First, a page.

why does my elbow hurt when i throw

There can be many different reasons why your elbow hurts while throwing. First we must take a look at where it is hurting and when it is hurting during your throwing motion to truly get a full understanding of what is happening. One of the most common ailments is a sprain to the ulnar collateral ligament (UCL) on the inner or medial aspect of the elbow. This can range from a mild sprain requiring only rehabilitation to a severe sprain which would require surgery. Other inner elbow or medial elbow pain can be associated to a muscular strain to the flexor mass, ulnar nerve irritation, bone chips or bone spurs. Lateral or outer elbow soreness can be muscular in nature to bone chips or spurs. One word of note, if you are an adolescent one must be concerned with a growth plate injury. All of the ailments I noted above must be evaluated and diagnosed by a physician. After being evaluated by your physician I would recommend working with a certified athletic trainer or physical therapist to determine if you have any other weakness in your shoulder or core.


Often times elbow pain while throwing is associated with a decrease in strength or flexibility of the shoulder or core. My final recommendation is to seek the advice of a pitching coach, certified athletic trainer that works with an overhead sport or an experienced coach to review your mechanics. Often times a slight adjustment to your throwing mechanics can take a lot of pressure off your elbow and alleviate your pain and prevent any further injury. Once you return to throwing a good warm-up is key. Start with warming up your shoulder and elbow with a hot pack or simply with some low resistance high repetition tubing exercises. Next perform a good stretch to the elbow and shoulder to correct any discrepancies.


Finally ease back into throwing, focus on your mechanics and take it easy until you build your strength back.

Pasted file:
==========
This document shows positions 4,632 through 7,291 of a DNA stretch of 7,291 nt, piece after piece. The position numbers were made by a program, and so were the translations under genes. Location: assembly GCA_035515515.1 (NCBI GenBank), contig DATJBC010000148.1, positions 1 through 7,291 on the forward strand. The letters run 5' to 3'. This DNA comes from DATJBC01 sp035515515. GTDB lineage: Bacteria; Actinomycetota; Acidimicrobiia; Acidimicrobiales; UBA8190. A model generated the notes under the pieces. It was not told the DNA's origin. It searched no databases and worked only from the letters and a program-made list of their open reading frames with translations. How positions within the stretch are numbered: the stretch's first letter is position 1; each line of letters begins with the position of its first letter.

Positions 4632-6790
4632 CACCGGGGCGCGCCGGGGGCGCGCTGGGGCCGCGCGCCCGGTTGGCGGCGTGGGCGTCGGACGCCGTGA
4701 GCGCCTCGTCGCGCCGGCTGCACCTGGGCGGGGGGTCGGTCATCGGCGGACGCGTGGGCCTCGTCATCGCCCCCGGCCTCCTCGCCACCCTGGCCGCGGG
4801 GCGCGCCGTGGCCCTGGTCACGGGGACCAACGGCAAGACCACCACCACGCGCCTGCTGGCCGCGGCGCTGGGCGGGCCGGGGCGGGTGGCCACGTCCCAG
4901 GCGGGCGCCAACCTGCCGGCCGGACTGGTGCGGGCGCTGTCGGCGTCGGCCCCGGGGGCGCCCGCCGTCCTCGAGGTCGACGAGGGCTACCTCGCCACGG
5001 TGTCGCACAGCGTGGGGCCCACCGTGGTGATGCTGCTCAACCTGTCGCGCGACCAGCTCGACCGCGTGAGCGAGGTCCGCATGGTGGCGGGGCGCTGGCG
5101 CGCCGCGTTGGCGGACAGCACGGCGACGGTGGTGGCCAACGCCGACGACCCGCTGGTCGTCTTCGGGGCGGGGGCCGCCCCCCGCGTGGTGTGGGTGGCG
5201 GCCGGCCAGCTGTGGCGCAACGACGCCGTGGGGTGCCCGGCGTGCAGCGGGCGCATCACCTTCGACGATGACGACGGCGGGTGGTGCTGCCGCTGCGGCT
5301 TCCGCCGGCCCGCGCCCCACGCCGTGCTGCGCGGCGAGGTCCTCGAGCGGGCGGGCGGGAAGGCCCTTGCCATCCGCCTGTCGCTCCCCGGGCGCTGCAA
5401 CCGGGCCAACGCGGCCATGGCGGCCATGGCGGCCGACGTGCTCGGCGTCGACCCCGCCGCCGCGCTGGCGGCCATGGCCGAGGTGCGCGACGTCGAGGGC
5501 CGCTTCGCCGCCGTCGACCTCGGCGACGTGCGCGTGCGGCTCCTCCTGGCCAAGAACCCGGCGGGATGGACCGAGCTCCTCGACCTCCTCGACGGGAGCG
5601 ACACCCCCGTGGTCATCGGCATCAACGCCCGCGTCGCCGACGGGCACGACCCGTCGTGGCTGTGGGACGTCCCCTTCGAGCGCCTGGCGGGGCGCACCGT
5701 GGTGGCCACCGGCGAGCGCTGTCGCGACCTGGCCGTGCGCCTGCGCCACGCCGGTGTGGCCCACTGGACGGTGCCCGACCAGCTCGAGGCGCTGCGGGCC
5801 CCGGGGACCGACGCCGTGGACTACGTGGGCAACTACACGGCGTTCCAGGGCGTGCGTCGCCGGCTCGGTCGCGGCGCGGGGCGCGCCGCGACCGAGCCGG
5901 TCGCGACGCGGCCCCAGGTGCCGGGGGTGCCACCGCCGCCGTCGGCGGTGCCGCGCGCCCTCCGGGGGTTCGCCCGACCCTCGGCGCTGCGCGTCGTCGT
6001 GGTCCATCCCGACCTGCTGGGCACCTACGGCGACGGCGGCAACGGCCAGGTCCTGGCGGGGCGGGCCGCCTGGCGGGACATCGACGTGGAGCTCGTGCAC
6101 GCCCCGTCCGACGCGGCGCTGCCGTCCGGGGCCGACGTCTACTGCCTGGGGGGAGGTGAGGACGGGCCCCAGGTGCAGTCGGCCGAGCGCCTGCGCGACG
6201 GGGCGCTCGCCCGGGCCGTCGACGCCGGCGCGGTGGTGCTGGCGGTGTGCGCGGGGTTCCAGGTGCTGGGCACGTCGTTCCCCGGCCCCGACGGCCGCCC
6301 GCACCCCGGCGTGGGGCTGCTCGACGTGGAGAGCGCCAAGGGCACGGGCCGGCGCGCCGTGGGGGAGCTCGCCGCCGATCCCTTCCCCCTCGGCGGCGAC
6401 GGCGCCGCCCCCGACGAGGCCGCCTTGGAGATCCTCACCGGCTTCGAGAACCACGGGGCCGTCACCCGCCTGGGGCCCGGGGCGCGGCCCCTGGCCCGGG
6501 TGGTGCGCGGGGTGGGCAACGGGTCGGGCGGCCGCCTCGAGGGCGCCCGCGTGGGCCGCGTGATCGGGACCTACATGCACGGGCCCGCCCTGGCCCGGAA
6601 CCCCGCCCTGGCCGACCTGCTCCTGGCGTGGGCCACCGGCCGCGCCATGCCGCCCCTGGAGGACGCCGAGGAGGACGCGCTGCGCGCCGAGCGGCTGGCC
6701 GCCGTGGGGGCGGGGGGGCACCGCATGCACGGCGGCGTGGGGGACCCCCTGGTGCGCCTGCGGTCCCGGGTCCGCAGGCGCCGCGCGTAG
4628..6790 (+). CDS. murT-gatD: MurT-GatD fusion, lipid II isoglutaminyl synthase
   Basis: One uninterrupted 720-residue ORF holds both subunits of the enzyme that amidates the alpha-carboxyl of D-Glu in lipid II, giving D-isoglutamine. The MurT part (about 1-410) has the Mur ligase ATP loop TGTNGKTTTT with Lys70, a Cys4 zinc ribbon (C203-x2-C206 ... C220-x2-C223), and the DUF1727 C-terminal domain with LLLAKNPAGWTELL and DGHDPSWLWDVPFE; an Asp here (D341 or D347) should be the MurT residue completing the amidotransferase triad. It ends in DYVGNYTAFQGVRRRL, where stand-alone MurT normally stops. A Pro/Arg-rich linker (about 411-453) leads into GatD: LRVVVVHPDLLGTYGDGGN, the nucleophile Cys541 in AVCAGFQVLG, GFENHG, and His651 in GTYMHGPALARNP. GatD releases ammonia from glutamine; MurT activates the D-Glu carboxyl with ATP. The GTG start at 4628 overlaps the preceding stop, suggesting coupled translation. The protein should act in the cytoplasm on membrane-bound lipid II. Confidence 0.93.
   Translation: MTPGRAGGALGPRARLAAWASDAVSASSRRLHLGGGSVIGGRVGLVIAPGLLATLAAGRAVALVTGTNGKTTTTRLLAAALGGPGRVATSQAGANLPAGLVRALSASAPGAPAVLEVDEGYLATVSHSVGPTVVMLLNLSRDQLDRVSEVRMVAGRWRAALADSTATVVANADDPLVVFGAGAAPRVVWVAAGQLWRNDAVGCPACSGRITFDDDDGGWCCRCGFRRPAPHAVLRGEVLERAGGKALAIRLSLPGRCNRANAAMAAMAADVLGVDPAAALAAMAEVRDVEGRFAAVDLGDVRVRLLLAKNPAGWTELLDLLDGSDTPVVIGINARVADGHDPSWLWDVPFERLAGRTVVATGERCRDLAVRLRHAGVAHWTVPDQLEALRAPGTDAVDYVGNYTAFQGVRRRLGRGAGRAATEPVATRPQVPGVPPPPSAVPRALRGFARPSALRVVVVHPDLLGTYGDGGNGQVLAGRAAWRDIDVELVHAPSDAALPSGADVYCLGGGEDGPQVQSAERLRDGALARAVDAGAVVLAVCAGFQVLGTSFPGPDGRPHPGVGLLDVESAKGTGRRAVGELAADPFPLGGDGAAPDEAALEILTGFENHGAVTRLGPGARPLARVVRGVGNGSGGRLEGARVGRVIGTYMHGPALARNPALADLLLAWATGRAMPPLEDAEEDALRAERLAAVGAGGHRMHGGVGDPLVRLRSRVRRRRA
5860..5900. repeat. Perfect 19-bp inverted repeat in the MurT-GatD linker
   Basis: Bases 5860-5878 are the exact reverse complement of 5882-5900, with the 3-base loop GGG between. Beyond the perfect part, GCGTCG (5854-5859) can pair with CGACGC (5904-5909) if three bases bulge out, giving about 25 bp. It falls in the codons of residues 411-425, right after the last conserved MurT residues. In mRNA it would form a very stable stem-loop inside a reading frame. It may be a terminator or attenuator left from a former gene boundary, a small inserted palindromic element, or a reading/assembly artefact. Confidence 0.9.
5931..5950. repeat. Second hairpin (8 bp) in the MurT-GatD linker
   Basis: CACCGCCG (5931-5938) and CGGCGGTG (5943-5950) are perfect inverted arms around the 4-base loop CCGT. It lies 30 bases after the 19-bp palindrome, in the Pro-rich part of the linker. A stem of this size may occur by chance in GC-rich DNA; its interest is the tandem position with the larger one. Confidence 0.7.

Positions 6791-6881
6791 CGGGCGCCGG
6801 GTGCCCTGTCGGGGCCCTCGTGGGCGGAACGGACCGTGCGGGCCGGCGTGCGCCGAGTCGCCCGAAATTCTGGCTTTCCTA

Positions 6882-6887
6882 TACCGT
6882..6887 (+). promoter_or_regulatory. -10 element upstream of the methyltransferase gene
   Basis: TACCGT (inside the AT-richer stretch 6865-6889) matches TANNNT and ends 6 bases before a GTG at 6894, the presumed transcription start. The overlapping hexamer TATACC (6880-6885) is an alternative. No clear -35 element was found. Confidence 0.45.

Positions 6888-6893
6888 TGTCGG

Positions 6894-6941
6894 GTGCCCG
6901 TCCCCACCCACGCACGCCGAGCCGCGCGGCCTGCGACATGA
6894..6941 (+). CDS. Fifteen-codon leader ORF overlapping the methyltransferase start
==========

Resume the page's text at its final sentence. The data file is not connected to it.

Compared to high impact sports like football, baseball seems relatively safe and injury free. Yet many players don't realize the strain that throwing puts on the body. Whipping your arm around to sling a baseball at high speeds puts significant wear on your joints, muscles and tendons, particularly at the elbow. Baseball players who experience pain while throwing a baseball are most commonly inflicted with a form of tendonitis. Elbow tendonitis is an inflammation of the area around the elbow. The elbow is made up of a series of muscles, tendons, ligaments and bones. When these areas become overworked or injured they swell, causing pain in the elbow and surrounding areas when throwing a baseball. Specifically, the problem occurs where the tendons connect muscle to bone.


The most usual cause of elbow pain when throwing a baseball is simple overuse which wears down the elbow's anatomy. When throwing a baseball, the tendons on the outside of the arm are stretched to maximum capacity. Conversely, the tendons on the inside of the arm are greatly compressed. The problem is exacerbated in players who do not warm up and subsequently stretch tendons that are cold and stiff. In players that throw often, especially pitchers, the frequent high speed motion can cause weakness in these tendons, eventually causing small fractures and inflammation. Elbow tendonitis is especially common in young players who have not adopted proper prevention strategies. The symptoms of elbow tendonitis are pain and stiffness when moving the elbow. In baseball, symptoms will present mostly with throwing motions. Players may also notice swelling around the elbow.


The pain is centered around the elbow, but can spread from the upper arm all the way down to the wrist. Standard treatment for elbow tendonitis is rest, up to eight weeks depending on the case. In addition to rest, players should regularly ice the elbow to help decrease swelling and inflammation. Pain killers may be prescribed in extreme cases. The best way to avoid developing elbow tendonitis is by warming up and stretching properly before throwing at maximum capacity. Always begin your practices or games by engaging in light throwing sessions until your arm is warmed up. Pitchers especially should take plenty of time to warm up before throwing full speed. After your elbow is warmed up, stretch your entire arm; from the wrist all the way up to the shoulder. In between innings, players should wear a sweatshirt or jacket to keep the tendons warm.

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